# Halting problem, uncomputable sets: common mathematical proof?

It is known that with a countable set of algorithms (characterised by a Gödel number), we cannot compute (build a binary algorithm which checks belonging) all subsets of N.

A proof could be summarized as: if we could, then the set of all subsets of N would be countable (we could associate to each subset the Gödel number of the algorithm which computes it). As this is false, it proves the result.

This is a proof I like as it shows that the problem is equivalent to the subsets of N not being countable.

Now I'd like to prove that the halting problem is not solvable using only this same result (uncountability of N subsets), because I guess those are very close problem. Is it possible to prove it this way ?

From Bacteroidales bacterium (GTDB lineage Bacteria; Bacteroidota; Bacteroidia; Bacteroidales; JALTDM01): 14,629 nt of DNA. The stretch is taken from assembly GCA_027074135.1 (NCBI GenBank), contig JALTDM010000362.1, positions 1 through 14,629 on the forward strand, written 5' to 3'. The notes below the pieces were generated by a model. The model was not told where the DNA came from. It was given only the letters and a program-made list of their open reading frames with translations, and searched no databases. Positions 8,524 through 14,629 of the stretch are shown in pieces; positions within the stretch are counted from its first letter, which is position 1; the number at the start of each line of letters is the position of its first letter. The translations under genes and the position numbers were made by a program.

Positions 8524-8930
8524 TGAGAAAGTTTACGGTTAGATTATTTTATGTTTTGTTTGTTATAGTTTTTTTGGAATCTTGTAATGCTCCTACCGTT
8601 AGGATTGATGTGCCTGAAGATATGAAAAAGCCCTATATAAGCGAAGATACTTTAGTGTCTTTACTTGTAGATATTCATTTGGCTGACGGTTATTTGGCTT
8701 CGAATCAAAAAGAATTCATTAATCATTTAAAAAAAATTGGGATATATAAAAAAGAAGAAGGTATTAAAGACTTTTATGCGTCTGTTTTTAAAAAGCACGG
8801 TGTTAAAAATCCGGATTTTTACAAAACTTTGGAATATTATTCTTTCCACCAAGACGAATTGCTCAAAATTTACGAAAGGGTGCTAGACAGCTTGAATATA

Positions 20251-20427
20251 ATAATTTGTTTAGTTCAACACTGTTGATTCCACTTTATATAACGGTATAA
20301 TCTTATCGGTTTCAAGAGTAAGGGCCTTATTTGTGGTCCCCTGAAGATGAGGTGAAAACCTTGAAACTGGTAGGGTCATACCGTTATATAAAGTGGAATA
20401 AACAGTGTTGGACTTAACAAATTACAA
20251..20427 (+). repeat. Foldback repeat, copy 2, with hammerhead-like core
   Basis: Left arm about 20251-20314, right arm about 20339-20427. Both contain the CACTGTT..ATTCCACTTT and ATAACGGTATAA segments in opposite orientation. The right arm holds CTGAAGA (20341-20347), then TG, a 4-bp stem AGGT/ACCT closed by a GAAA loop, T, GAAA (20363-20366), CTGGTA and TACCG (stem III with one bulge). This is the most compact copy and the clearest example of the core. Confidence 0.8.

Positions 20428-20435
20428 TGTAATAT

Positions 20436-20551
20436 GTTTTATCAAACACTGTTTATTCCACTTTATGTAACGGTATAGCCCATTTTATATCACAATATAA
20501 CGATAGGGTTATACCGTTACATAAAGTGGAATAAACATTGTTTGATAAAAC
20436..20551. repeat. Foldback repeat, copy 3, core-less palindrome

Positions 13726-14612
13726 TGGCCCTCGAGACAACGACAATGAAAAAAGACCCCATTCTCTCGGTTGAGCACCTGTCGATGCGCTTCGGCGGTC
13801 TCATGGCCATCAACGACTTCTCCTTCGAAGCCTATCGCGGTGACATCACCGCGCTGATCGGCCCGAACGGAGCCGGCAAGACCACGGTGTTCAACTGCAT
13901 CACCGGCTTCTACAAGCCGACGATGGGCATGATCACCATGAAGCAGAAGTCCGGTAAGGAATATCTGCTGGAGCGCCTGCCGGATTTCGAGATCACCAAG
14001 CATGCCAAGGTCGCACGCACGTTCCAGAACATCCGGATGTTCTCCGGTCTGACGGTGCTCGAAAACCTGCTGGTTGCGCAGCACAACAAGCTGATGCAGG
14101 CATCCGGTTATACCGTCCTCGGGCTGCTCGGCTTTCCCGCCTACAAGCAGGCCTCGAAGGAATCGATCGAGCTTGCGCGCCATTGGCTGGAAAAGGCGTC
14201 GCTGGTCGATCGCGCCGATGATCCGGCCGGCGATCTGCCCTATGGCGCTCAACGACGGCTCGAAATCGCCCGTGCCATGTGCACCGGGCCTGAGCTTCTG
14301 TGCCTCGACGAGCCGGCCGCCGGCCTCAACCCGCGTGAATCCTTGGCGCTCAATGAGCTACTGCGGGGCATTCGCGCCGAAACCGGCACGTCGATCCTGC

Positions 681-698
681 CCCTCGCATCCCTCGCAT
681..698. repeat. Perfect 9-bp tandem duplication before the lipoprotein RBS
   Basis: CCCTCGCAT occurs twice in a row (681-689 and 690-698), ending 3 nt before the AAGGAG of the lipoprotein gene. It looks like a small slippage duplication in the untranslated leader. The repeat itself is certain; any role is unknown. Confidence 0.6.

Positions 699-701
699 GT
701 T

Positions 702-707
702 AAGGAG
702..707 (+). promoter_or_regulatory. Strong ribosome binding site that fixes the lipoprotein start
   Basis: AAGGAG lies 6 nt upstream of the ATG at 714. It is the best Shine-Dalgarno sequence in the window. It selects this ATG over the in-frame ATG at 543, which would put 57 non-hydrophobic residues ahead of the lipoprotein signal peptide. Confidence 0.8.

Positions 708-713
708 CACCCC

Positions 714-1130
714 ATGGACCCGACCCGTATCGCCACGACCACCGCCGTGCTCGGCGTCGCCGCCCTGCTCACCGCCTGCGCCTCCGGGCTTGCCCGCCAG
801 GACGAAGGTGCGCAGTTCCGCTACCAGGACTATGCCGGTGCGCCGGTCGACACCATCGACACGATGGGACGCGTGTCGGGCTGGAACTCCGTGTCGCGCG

• Clearly both results can be proved by using the same technique (diagonalization). However, I do not think that it is possible to prove the undecidability of the halting problem just by using the uncountability of the family of subsets of ℕ, because the former is about the comparison between RE and R, both of which are countable families of subsets of ℕ. – Tsuyoshi Ito Mar 11 '12 at 12:30
• There are only countably many programs with access to the halting oracle, again characterized by a Godel number. However, the halting problem IS among this countable set. – David Harris Mar 11 '12 at 13:09

The halting theorem, Cantor's theorem (the non-isomorphism of a set and its powerset), and Goedel's incompleteness theorem are all instances of the Lawvere fixed point theorem, which says that for any cartesian closed category, if there is an epimorphic map $e : A \to (A \Rightarrow B)$ then every $f : B \to B$ has a fixed point.